I’ve noticed when a behavior is checked “inside loops”, a Sonar rule checks for “for” loops, “foreach” loops and “while” loops : " Kind.FOR_STATEMENT , Kind.FOR_EACH_STATEMENT and Kind.WHILE_STATEMENT " (see rule ‘java:S3012’ for example)
I can see why Kind.DO_STATEMENT (do… while) is not listed because it’s rarely used (even if it could be added at no cost) but why stream().forEach(...) is not taken into account ?
Is it something possible with Sonar and static analysis ? Or is it considered out of static analysis scope ? More generally, I would have same question for code called by a function into a loop, is there a way to “navigate” to the function source code, and consider it’s inside the loop ?
Wow, this is unexpected… and something which has been missed during the implementation. There is usually no reason at all to avoid do-while statements when targeting loops, especially in this rule. The case has most certainly been completely forgotten while working on the rule (ticket created: SONARJAVA-4206). Don’t hesitate to let us know if there is others, and we will fix it.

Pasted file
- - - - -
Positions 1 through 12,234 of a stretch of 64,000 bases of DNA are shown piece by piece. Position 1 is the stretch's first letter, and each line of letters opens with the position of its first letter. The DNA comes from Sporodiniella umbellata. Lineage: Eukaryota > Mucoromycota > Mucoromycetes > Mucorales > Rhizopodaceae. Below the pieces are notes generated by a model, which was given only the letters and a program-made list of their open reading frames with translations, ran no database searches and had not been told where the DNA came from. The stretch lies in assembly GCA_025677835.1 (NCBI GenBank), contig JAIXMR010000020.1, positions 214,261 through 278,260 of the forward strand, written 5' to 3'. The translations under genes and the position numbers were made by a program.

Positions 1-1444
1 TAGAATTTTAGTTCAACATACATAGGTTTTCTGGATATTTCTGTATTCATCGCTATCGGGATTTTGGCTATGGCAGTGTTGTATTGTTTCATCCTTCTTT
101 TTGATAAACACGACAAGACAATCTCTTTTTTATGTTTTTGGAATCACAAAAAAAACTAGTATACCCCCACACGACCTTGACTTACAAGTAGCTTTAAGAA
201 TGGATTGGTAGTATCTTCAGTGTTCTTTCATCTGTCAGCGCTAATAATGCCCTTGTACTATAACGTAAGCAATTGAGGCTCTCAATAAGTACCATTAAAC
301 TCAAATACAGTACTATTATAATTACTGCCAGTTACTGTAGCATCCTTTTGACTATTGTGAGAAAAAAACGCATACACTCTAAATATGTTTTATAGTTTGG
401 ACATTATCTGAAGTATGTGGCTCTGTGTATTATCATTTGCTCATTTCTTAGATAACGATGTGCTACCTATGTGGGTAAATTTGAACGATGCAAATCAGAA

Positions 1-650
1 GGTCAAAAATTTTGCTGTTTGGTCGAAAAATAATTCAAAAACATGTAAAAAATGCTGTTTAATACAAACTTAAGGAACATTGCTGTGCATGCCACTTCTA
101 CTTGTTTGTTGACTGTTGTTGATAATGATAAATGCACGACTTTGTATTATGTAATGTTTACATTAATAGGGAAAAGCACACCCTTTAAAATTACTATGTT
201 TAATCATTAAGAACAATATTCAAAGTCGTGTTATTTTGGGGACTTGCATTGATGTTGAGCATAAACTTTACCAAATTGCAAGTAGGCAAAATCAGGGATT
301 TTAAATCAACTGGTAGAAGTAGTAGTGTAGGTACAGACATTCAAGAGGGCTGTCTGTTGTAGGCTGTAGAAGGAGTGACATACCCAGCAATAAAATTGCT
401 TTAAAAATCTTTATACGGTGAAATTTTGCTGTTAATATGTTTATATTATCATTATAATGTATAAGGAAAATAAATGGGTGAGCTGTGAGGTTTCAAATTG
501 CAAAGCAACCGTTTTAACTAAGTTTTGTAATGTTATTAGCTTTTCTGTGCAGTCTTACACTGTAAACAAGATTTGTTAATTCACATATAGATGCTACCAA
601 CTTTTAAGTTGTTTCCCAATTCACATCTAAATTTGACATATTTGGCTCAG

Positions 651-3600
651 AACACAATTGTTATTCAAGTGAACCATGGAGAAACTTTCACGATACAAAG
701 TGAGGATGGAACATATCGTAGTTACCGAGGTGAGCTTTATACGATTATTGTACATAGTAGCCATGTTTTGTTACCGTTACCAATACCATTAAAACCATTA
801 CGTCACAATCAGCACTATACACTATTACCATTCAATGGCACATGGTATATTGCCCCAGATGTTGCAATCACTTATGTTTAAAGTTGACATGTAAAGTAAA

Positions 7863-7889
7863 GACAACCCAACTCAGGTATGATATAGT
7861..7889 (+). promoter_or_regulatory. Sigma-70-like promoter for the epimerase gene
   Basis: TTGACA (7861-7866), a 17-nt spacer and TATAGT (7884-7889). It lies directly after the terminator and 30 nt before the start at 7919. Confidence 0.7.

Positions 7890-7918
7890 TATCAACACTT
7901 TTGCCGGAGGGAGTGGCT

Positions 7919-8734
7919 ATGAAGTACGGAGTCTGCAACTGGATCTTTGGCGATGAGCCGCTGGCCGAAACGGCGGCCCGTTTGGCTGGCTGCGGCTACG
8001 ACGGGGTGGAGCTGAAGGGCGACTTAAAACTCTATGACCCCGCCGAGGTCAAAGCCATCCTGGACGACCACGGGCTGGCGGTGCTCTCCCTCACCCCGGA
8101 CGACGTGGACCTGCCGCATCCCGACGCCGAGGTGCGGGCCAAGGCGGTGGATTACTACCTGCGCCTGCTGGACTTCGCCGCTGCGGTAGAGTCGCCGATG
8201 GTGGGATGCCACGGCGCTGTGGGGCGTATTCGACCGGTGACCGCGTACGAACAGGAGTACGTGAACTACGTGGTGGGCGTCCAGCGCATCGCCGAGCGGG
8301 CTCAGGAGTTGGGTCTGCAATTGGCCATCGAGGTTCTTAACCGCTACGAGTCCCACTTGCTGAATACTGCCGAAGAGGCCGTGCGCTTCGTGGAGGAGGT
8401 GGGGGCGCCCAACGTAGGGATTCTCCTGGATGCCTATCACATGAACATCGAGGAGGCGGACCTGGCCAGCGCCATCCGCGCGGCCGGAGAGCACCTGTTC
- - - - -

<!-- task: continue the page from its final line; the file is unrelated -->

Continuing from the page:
That’s a good question… for which I have no satisfactory answer. Most of our rules have been written/specified before the democratization of stream operations in java… and therefore this use case has most probably been ignored. To be included, we would need to review all our rules and consider these new cases. We plan to do such a massive review/update in the close future, but it takes time and reviewing 600+ rules for their consistency/validity is a tremendous work that we are not yet ready to begin.
It is possible, it simply requires another approach (checking for stream() method invocations and their subsequent function calls). We didn’t implement it much yet, but it should be doable. Depending of the complexity of what you want to check, it might however be closer to symbolic execution than pure static analysis.
That’s much harder. Considering the code as “within” the loop is a matter of rule implementation… Navigating from method invocation to its chained method invocation. It also requires code availability.
For code being present in the same file under analysis, you can probably follow the symbols, through the semantic API, and from there investigate the body of the method.
For code outside the file, this won’t be possible with our current approach.